Three Penn School of Medicine Professors Named
Fellows of the
American Association for the Advancement of Science
(Philadelphia, PA) - Three faculty members of the University
of Pennsylvania School of Medicine were named Fellows of the
American Association for the Advancement of Science (AAAS) last week.
Three other Penn faculty were also elected, bringing the total to six
Penn professors in this year’s list of 376 new members.
AAAS recognizes members for their scientifically or socially distinguished
efforts to advance science or its applications. The new Fellows will be
officially inducted February 18 during the 2006 AAAS Annual Meeting in
This year’s AAAS Fellows were announced in the AAAS News & Notes
section of the journal Science on Oct. 28.
The new Penn AAAS Fellows are:
||Ian A. Blair, professor of pharmacology,
School of Medicine
Citation: For distinguished contributions to the field of mass
spectrometry and its applications to pharmaceutical medicine and for
moving autocoid biology forward with sensitive bioanalytical techniques.
||Richard L. Doty, professor of otorhinolaryngology,
School of Medicine, and director of Penn's Smell
and Taste Center
Citation: For distinguished contributions
to the field of sensory measurement and for the development of the
first widely used standardized test of olfactory function.
||Irwin B. Levitan, professor and chair of neuroscience
in Penn's School of Medicine
For pioneering studies of the regulation of neuronal electrical activity
with focus on the modulation of ion channels in the neuronal plasma
||Dawn A. Bonnell, professor of material sciences
and engineering, School of Engineering and Applied Sciences,
and director of Penn's Nano/Bio Interface Center
For seminal studies in interface mediated behavior in nanostructures,
as well as for leadership in the U.S. nanoscience community.
||Howard Kunreuther, professor of decision sciences
and business and public policy, Wharton School, and
co-director of Penn's Risk Management and Decision Processes Center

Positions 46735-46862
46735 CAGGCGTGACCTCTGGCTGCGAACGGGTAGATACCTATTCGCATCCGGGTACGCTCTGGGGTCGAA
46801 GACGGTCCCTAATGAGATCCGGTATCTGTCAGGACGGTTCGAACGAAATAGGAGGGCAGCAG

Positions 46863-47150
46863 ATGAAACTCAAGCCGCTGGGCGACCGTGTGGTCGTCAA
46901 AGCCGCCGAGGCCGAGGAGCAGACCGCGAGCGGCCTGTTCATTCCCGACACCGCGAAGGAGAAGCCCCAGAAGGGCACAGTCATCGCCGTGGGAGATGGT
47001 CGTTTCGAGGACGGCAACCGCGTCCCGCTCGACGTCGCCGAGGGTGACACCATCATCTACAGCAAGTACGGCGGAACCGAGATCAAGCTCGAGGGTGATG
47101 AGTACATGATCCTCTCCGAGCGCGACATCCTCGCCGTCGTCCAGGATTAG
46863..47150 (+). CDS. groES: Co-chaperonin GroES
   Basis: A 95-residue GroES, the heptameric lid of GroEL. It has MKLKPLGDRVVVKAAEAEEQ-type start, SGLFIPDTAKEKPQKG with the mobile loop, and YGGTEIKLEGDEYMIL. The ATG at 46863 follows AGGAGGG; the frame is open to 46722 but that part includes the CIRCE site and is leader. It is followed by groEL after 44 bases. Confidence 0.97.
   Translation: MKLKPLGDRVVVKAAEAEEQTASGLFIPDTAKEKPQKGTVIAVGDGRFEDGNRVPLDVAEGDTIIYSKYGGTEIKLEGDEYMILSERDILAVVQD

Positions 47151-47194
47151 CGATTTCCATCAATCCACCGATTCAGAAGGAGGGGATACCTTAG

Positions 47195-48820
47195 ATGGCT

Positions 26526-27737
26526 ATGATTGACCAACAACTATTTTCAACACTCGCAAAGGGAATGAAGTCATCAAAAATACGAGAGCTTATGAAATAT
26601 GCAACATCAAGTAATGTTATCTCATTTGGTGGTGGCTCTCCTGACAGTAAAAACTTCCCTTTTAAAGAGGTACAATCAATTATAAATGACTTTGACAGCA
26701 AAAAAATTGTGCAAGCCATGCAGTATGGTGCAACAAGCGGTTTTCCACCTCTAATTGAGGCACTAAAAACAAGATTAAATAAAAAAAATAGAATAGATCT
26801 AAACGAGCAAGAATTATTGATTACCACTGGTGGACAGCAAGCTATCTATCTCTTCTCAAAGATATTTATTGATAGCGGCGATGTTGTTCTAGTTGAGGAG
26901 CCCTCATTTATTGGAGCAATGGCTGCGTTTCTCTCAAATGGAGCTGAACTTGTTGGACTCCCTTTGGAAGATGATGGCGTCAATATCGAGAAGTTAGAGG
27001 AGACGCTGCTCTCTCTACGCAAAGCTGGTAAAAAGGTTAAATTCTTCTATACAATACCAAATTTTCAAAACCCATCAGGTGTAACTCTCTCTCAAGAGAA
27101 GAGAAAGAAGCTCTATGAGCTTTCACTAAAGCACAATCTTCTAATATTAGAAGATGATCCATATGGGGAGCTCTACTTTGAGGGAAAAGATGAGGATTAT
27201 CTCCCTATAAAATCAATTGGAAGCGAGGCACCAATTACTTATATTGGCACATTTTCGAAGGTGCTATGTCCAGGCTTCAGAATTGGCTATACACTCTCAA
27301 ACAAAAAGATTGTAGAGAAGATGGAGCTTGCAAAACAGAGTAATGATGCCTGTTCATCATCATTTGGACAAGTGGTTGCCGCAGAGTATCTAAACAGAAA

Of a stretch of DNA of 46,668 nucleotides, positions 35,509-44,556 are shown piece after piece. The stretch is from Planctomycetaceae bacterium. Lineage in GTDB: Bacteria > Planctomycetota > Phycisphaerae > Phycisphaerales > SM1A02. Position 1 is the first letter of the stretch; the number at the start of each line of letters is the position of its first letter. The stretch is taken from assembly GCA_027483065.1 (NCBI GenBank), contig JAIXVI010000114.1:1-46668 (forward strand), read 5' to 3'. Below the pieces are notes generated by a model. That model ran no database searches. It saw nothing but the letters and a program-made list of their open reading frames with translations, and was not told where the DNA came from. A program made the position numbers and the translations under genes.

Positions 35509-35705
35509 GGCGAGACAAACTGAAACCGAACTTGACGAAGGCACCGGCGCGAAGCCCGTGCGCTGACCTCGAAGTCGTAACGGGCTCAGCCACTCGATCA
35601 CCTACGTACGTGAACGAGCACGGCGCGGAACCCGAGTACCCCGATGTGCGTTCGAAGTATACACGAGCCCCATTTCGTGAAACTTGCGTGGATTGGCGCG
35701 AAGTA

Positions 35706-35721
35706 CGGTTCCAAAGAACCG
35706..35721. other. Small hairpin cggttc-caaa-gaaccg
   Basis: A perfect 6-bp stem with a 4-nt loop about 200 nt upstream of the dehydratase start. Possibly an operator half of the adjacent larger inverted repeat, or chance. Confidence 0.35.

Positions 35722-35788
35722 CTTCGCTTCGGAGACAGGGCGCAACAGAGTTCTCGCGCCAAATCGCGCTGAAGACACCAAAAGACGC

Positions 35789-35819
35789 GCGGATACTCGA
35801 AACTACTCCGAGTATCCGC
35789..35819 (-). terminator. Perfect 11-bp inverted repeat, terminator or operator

Citation: For distinguished contributions to the understanding
of environmental and technological risks and for developing tools
for risk assessment and management.
||Michael J. Therien, professor of chemistry, School
of Arts and Sciences
Citation: For seminal
contributions to the design, synthesis and physical characterization
of novel chemical structures with key application in electron transfer,
photonics, and medical imaging.
PENN Medicine is a $2.7 billion enterprise dedicated
to the related missions of medical education, biomedical research, and
high-quality patient care. PENN Medicine consists of the University of
Pennsylvania School of Medicine (founded in 1765 as the nation's first
medical school) and the University of Pennsylvania Health System.
Penn’s School of Medicine is ranked #2 in the nation for receipt
of NIH research funds; and ranked #4 in the nation in U.S. News &
World Report’s most recent ranking of top research-oriented medical
schools. Supporting 1,400 fulltime faculty and 700 students, the School
of Medicine is recognized worldwide for its superior education and training
of the next generation of physician-scientists and leaders of academic
The University of Pennsylvania Health System comprises: its flagship hospital,
the Hospital of the University of Pennsylvania, consistently rated one
of the nation’s “Honor Roll” hospitals by U.S. News
& World Report; Pennsylvania Hospital, the nation's first hospital;
Penn Presbyterian Medical Center; a faculty practice plan; a primary-care
provider network; two multispecialty satellite facilities; and home health
care and hospice.